On November 9,the day after the Presidential election I woke up to a raw reality.
A tidal wave of voices-loud, vulnerable, celebratory, discouraged, respectful, disrespectful, urban, rural, old, young, male, female-washed over our shared land of Earthly citizenship. The feelings of divisiveness that had been bubbling below the surface for so long exploded. Americans of every political perspective spoke: some through words, others through actions. And running through it all was a question that lurked in the hearts of all: Does my narrative matter-to anyone?
The Pharisees challenged Jesus with this question: What is the Greatest Commandment?
Jesus gave an unexpected answer: “Love the Lord your God with all your heart, with all your mind, with all your strength and Love your neighbor as yourself.”
The Pharisees themselves didn’t fully grasp the implications of their own question.
We don’t often grasp them either.
How can you love your neighbor as yourself if you don’t see your neighbor as yourself?
You see, for the past year, opinions, pleas, conversations have flooded social media, workplaces, social gatherings. There are lots of voices and not all of them are audible. But does anyone really listen?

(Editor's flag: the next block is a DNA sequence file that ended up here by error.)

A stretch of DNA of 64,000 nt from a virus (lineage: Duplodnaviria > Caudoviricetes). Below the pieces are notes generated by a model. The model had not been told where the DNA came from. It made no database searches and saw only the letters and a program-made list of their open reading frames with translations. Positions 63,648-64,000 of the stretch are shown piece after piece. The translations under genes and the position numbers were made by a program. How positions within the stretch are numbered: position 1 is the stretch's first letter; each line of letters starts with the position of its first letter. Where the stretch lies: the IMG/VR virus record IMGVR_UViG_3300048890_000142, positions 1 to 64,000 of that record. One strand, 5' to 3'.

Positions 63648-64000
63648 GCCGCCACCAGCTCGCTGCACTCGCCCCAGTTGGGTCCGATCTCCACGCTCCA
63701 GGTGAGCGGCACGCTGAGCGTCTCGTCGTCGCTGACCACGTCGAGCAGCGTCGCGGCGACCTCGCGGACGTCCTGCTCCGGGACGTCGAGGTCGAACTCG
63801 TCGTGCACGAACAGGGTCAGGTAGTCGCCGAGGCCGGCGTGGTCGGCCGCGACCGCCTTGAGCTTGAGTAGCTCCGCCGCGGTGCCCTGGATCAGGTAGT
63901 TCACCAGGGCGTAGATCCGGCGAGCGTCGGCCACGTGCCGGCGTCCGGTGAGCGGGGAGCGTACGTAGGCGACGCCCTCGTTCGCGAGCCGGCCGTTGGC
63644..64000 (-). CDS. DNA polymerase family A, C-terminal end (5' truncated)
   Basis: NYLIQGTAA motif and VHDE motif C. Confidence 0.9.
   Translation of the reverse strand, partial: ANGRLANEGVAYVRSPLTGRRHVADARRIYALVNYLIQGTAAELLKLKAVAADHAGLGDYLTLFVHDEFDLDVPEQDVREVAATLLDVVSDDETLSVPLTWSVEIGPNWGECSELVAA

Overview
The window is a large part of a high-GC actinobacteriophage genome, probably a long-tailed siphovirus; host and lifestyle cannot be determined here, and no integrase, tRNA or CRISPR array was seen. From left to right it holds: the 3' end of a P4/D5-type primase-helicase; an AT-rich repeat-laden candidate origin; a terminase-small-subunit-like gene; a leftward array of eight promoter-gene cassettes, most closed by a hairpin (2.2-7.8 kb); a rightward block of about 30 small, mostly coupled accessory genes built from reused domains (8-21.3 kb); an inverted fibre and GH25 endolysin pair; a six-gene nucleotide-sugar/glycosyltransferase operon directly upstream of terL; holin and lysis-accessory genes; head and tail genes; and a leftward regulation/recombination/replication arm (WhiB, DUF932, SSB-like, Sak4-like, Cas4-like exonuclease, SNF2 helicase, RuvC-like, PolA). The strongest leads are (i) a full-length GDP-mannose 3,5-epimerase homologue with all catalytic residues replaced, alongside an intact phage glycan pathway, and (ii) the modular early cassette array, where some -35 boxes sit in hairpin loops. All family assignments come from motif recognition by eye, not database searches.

It’s much easier to reduce people to labels and perceptions that keep people at a distance.
Listening takes work. Especially when passions are at play.Many times, our passions are viewed in the context of our narratives. The problem is that our narratives are not complete. We are still living them. There are more experiences that will shape us, new information that will challenge us and people that we need to encounter-that will further expand our perceptions of what it means to be Americans; as well as fellow Creations of our God.
Investing in others’ lives takes work. Lauren Winner writes about the spiritual practice of hospitality in her book Mudhouse Sabbath. She writes, “God’s creation gives us a model for making and sharing homes with people, but the reality of God’s Trinitarian life suggests that Christian hospitality goes further than that. We are not meant simply to invite people into our homes, but also to invite them into our lives.”